It’s the choices—don’t pick up that quarter you see by the curb, don’t bend over the sink when you’re brushing your teeth, don’t put on your pants on unless you’re within arm’s reach of your dresser—that reminds you how a bad back guides what you do. Your decisions accumulate. You put your golf clubs away and, with some pleasure, hire a service to cut your lawn. You keep walking on the treadmill, lifting weights, and doing exercises to strengthen your back, but you worry that these activities are making matters worse. You try to find a comfortable position to sleep with little success and often hurt yourself as you work your way out of bed. You sit in only two places in your house to keep your back from tightening and one of those is hard for you to get in and out.
You tried ointments and muscles relaxers. You live on aspirin and Advil. You do not enjoy the pain. You worry that a time will come when the pain will be more than you can handle, like when you were travelling and you had to spend several of your vacations days nursing your back in your hotel room, or like when you fell to the floor in a class you were teaching as you bent over to help a student.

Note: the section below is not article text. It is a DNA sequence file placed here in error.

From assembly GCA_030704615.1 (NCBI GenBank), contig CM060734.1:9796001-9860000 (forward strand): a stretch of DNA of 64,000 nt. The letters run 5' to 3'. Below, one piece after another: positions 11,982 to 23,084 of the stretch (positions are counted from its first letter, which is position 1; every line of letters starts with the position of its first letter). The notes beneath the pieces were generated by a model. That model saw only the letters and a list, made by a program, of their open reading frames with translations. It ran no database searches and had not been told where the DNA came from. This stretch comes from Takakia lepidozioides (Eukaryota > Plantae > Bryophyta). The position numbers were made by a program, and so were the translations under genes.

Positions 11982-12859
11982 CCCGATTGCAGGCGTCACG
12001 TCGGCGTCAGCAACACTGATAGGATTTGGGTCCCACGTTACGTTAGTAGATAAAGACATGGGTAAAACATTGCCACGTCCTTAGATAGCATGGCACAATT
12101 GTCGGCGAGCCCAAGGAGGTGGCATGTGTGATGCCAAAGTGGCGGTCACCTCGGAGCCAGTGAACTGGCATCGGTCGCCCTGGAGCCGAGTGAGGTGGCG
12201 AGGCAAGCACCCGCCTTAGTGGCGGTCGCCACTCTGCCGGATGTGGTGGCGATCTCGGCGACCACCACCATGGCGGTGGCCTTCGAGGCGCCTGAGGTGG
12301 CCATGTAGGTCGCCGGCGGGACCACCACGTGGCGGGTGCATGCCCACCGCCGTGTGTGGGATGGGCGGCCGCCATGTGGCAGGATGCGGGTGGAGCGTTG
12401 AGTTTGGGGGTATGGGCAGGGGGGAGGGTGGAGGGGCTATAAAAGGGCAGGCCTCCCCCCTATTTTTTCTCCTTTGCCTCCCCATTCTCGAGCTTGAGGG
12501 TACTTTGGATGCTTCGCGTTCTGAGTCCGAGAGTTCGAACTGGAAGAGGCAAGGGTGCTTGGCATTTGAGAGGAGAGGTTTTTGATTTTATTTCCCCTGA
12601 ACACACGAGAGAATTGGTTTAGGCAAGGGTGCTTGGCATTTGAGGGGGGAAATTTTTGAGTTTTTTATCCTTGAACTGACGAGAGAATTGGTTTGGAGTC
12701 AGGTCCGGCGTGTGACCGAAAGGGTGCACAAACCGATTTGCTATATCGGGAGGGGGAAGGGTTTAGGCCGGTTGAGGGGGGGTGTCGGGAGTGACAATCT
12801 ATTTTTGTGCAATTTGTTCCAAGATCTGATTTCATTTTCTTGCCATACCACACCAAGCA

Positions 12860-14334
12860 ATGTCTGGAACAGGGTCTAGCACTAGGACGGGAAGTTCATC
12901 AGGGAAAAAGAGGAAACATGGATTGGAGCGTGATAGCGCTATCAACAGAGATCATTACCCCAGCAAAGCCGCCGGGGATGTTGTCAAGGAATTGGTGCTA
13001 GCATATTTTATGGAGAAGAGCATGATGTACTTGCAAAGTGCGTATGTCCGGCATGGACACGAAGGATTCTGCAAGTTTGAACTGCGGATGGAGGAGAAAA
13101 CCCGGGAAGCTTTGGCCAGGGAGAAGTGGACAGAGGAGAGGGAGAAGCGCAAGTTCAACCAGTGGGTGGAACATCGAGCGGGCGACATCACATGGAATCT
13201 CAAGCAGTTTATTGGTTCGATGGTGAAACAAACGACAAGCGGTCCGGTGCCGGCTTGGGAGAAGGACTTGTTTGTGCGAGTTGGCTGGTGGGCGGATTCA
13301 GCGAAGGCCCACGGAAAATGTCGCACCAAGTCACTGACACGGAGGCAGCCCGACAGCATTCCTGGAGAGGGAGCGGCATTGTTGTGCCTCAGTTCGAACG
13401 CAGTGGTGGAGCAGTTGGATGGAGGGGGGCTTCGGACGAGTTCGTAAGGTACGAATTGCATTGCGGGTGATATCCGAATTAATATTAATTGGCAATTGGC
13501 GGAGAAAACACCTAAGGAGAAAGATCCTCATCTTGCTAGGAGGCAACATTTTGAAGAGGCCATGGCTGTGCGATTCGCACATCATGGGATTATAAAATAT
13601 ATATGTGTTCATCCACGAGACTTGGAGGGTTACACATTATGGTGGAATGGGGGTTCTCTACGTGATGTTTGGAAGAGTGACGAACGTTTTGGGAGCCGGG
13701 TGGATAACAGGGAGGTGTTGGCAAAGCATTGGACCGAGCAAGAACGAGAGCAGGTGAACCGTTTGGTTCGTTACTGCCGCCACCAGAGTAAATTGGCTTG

Some days are better than others, and on the better days, you let yourself become hopeful. Soon, though, the pain returns, wiping away the hope you had. Your wife is sympathetic, but her patience, like yours, must surely be running out. You believe you should go to the doctor. Perhaps just a massage or physical therapy would be all it would take. Perhaps X-rays might point to something easy to fix. Perhaps you’ll call, but you remain afraid of what might be found, of what might be ahead. You do not have much faith in doctors, particularly when it comes to something like back pain. You’ve heard horror stories. Your wife encourages you to make an appointment. You know she is right. You reach for the bottle of aspirin. It doesn’t feel too badly today. You decide you can wait until tomorrow to call.
Ronald Pellas lives in Lafayette, LA